Indiana Gasification wins air permit, wants to start building in 2013

Indiana Gasification LLC (IG) said June 28 that a new air permit, issued June 27 by the Indiana Department of Environmental Management (IDEM), is a major step toward construction of its state-of-the-art coal gasification plant at Rockport, Ind. 

“The IDEM air permit is critical to an IG plant that promises huge energy and economic benefits. Our plant will produce both substitute natural gas for Hoosier consumers and CO2 that will be piped to the Gulf States, enabling America’s oil production to increase by tens of millions of barrels a year,” said Bill Rosenberg, an IG partner and a former Assistant Administrator for Air at the U.S. Environmental Protection Agency. 

“The cleanest coal plant ever permitted in the United States, the IG facility will directly create about 1,500 high-paying jobs,” Rosenberg added. “Construction of the plant will require 1,000 workers and take three years. The plant will employ 200 people, with its annual demand for 3.5 million tons of coal expected to create another 300 jobs. This doesn’t count the multiplier effect in the Southwest Indiana economy. This home-grown energy means that about $250 million a year will be spent in Indiana instead of leaving for some state or country that drills for natural gas.”   

The $2.8bn IG facility will provide approximately 17% of Indiana’s residential and commercial natural gas requirements. Under a contract negotiated with the Indiana Finance Authority, consumers are guaranteed savings of at least $100m over 30 years and are protected against the full effect of notoriously volatile natural gas prices, Rosenberg said.

The Indiana Utility Regulatory Commission approved the deal between IG and the Indiana Finance Authority last November. But several parties, including gas distribution affiliates of Vectren Corp. (NYSE: VVC), have appealed that decision, saying there is too much price risk with this gas supply over time. The appeal at the commission was still pending as of June 28.

Indiana Gasification racks up needed approvals

The IDEM permit is the most recent regulatory endorsement of the project. The U.S. Department of Energy (DOE) in June filed an amended notice of intent to include the CO2 pipeline in the project’s loan guarantee financing and environmental impact statement. Also in June, IDEM issued a draft Clean Water Act permit for the plant. If all goes as planned, construction will begin in late 2013.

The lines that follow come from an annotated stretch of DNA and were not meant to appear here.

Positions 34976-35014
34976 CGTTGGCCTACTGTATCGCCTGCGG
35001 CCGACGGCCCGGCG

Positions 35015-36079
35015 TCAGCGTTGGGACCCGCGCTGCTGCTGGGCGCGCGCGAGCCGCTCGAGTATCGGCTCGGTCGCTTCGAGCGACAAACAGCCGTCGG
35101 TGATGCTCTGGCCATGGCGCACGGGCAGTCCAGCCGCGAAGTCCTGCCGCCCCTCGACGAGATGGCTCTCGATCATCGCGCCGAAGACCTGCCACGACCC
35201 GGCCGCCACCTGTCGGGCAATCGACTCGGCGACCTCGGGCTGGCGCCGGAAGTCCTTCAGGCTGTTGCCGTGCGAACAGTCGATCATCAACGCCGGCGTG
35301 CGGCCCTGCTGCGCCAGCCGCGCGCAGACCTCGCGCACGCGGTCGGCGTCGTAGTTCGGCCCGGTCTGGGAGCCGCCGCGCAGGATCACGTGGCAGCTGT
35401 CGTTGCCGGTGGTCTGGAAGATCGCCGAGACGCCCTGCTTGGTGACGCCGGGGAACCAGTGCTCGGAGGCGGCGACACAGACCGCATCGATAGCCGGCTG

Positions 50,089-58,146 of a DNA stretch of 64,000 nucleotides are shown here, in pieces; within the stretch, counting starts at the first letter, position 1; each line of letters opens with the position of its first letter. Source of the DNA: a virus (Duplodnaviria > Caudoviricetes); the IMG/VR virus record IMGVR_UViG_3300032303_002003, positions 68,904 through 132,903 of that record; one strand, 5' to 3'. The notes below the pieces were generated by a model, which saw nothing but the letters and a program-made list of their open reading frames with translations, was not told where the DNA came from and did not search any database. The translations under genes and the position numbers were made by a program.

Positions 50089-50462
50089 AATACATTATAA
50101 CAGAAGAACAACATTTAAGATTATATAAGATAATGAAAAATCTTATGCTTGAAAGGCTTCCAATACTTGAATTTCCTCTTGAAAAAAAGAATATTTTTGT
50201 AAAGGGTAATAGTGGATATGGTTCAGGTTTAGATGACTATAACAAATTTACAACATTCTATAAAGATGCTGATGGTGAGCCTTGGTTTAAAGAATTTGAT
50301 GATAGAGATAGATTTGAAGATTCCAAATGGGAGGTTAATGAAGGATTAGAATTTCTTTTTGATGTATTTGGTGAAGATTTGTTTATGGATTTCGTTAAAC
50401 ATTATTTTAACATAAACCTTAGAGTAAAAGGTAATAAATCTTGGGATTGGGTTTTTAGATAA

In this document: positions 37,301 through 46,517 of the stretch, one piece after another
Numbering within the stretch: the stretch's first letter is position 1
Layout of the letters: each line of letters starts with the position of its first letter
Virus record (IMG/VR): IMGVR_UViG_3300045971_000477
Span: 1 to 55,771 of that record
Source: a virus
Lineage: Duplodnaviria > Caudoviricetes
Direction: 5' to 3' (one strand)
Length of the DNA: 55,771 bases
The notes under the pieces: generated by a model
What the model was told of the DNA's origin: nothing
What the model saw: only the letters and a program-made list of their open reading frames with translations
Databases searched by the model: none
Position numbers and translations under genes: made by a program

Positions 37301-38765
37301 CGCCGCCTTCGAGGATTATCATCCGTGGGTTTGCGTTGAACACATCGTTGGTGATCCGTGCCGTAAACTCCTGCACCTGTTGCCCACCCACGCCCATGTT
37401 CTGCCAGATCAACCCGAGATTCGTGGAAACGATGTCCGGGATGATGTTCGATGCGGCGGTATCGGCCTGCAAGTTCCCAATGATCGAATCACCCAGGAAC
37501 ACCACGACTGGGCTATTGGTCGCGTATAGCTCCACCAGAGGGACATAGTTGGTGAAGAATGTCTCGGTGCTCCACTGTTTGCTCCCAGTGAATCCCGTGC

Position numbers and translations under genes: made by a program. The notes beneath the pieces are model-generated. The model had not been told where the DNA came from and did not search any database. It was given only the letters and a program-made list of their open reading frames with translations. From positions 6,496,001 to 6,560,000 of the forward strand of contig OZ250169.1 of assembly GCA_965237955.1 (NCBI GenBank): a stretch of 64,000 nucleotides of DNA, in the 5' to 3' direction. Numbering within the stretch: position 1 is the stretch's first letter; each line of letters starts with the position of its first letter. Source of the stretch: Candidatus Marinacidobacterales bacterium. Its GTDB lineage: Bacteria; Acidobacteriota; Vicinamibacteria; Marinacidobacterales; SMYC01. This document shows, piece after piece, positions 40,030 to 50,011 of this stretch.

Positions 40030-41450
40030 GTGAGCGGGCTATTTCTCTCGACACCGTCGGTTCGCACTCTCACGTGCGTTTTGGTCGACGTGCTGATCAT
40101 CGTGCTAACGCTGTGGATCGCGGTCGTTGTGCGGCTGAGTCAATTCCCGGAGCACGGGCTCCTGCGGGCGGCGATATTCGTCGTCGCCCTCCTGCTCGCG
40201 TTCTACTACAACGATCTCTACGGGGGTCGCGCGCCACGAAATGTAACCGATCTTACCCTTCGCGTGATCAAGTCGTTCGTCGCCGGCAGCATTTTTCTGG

The gasification process will convert about 10,000 tons of coal per day into substitute natural gas (SNG) and liquefied CO2. About 80% of the plant’s SNG output will be sold to the Indiana Finance Authority under an agreement that protects Indiana ratepayers, IG said. Because the facility will gasify coal, it will achieve extremely low air emissions, much lower than those produced by traditional coal-fired plants.   

The byproduct CO2 will be compressed, sold and shipped from Indiana to the Gulf Coast and injected into depleted oil wells for enhanced oil production. This enhanced oil recovery (EOR) effort will produce 10 million to 20 million barrels of oil annually that could lead to substantial reductions in imports of oil, IG noted.   

The use of CO2 produced from plants like the IG facility and shipped by pipeline to oil-producing states for use in EOR is one of the most promising and innovative energy technologies. In a June 22 study for DOE, the National Coal Council called for the increased capture of CO2 from coal plants and transportation through a national network of pipelines that could boost oil production through EOR by 3.5 millions of barrels a day.

At design, the annual usage would be about 3.85 million tons of Illinois Basin coal, with the possibility of substituting a portion of this with petroleum coke. SNG production would be about 47 million mmBtu (about 38 million mmBtu will be sold to the Indiana Finance Authority). Sulfur in the feedstock will be processed into sulfuric acid, which Indiana Gasification will sell into the industrial market. Heat generated during the gasification process will be used to produce steam for steam turbines that can produce approximately 300 MW to meet essentially all on-site power needs, with utility interconnection for minor power balancing.

About Barry Cassell 20414 Articles
Barry Cassell is Chief Analyst for GenerationHub covering coal and emission controls issues, projects and policy. He has covered the coal and power generation industry for more than 24 years, beginning in November 2011 at GenerationHub and prior to that as editor of SNL Energy’s Coal Report. He was formerly with Coal Outlook for 15 years as the publication’s editor and contributing writer, and prior to that he was editor of Coal & Synfuels Technology and associate editor of The Energy Report. He has a bachelor’s degree from Central Michigan University.